"I think that we all had fun," said Chara, who was picked by captain Eric Staal for Team Staal. "It was nice to see everybody had a little fun with it, but also everybody was taking the business seriously, picking the right mix of players. Yeah, I liked it."
Head shots discussion
The NHL's board of governors will meet Saturday morning in Raleigh, and the issue of blows to the head is expected to dominate the discussion, a number of sources have told ESPN.com.
It's believed Colin Campbell, the NHL's executive vice president and director of hockey operations, will present a video compilation of various head shots, including the blow that arguably knocked Pittsburgh captain Sidney Crosby out of action.
The upshot of the discussion is believed to be that the concussions being sustained are not from a specific type of blow to the head, but rather different types of hits.
Mom, Dad and automobiles
Patrick Sharp's parents made a long trek to Raleigh.
"They had a heck of a travel day yesterday and last night," Sharp said.
His parents flew from his native Thunder Bay, Ontario, to Minneapolis and then Newark, but the flight to Raleigh got canceled Thursday.
"They met some friends on the plane, rented a van and decided to drive," said Sharp. "They drove from midnight to 8 a.m. from Newark to Raleigh just to be here. I better do something special this weekend."
Kopitar and the Kings
"It was definitely surprising," Kopitar said Friday night. "I don't think anybody expected that. It was a roller-coaster, but we battled back. Last few games before the break, we got back on track. Hopefully after the break we can keep it going and meet the goals we want to accomplish. It won't be easy, but it'll show the character of the team."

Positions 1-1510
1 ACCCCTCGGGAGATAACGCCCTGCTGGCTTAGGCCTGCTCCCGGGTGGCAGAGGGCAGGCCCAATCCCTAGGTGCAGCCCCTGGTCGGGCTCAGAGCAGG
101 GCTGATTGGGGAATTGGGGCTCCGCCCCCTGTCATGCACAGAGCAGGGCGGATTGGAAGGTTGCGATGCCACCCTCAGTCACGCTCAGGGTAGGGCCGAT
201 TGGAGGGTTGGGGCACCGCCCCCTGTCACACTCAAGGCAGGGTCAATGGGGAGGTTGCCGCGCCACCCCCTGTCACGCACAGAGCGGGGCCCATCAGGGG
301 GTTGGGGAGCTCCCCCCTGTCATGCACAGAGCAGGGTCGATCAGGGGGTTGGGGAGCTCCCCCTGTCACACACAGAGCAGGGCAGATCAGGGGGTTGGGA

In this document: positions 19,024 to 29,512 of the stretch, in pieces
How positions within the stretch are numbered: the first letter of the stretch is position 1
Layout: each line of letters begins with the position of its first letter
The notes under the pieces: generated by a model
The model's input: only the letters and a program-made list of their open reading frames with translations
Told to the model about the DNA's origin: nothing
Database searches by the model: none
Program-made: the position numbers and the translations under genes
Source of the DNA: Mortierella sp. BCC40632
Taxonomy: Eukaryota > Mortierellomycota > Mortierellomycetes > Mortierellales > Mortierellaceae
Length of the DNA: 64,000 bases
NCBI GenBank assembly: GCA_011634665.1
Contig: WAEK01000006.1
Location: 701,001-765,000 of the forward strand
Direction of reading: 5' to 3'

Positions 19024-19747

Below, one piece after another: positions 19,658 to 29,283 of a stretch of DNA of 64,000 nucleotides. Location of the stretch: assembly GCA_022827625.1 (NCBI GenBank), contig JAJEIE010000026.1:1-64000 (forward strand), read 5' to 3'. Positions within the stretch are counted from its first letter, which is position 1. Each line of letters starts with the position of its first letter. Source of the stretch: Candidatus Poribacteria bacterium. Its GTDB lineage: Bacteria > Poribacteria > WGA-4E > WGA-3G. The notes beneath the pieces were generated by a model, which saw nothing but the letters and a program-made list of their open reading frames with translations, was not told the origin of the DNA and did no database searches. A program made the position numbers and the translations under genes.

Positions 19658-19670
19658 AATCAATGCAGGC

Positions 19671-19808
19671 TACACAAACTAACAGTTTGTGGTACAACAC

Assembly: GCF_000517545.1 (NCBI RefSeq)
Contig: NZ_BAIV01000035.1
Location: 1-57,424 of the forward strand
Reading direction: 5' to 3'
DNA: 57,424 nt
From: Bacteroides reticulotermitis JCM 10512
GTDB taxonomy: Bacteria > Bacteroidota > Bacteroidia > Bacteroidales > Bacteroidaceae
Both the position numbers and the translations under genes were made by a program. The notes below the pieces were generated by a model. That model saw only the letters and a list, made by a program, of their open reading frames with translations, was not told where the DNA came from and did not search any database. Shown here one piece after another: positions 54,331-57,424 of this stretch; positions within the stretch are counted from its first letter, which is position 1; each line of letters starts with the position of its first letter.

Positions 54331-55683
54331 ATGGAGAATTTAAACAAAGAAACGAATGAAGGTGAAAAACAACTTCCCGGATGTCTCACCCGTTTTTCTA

The loss of defenseman Alexander Edler (back surgery) is a huge loss for the Western Conference-leading Canucks. He is out indefinitely.
"He's been our best defenseman, so without a doubt it's going to be a tough loss for us," Canucks coach Alain Vigneault said Friday night. "But it's like Sami Salo not being there. The guys are going to have to pull together and get the job done."
Elias is happy to be here
Although they dropped a 3-1 decision against Detroit in their final game before the break, the Devils are playing their best hockey of what has been a difficult season so far.
Still, Elias wasn't bemoaning the break in action.
"The break is a break," Elias said. "I think even that we've been playing better, the first 40 games take a lot out of you, especially when you're not playing well, mentally and physically. Everything seems tougher. ... The guys will really enjoy [the break] and ... I think it came at the right time actually."
After a grisly start that cost rookie coach John MacLean his job, Elias said the atmosphere around the rink is markedly different.
"I think we just enjoyed it and kind of have that feeling that we can win any game against anybody," Elias said. "We've been playing better hockey, no doubt. It gives you confidence, and we're more happy to come to work, to practice, and it shows in the game."
Preds in da house
Shea Weber was the lone Nashville player selected to play in the All-Star Game, and the Preds hit the break on a tear (10 wins in their past 14 games). That will up the expectations for the Predators to make the playoffs and win their first playoff series.
While the outside view of the Predators is that they are an overachieving team, Weber said that's not the view from within the locker room.
"I don't think we ever doubt ourselves," Weber said. "Obviously, the people on the outside looking in might think that. We've got to play with that confidence that we have, guys that come in and step up, or else teams are going to come in and roll over us."
The defenseman with the big shot also admitted he thought his defensive partner Ryan Suter also belonged in Raleigh. As for getting a text or call about his draft status, Weber said he wasn't sure he'd get one given that Suter was back at home on his farm and likely driving a tractor.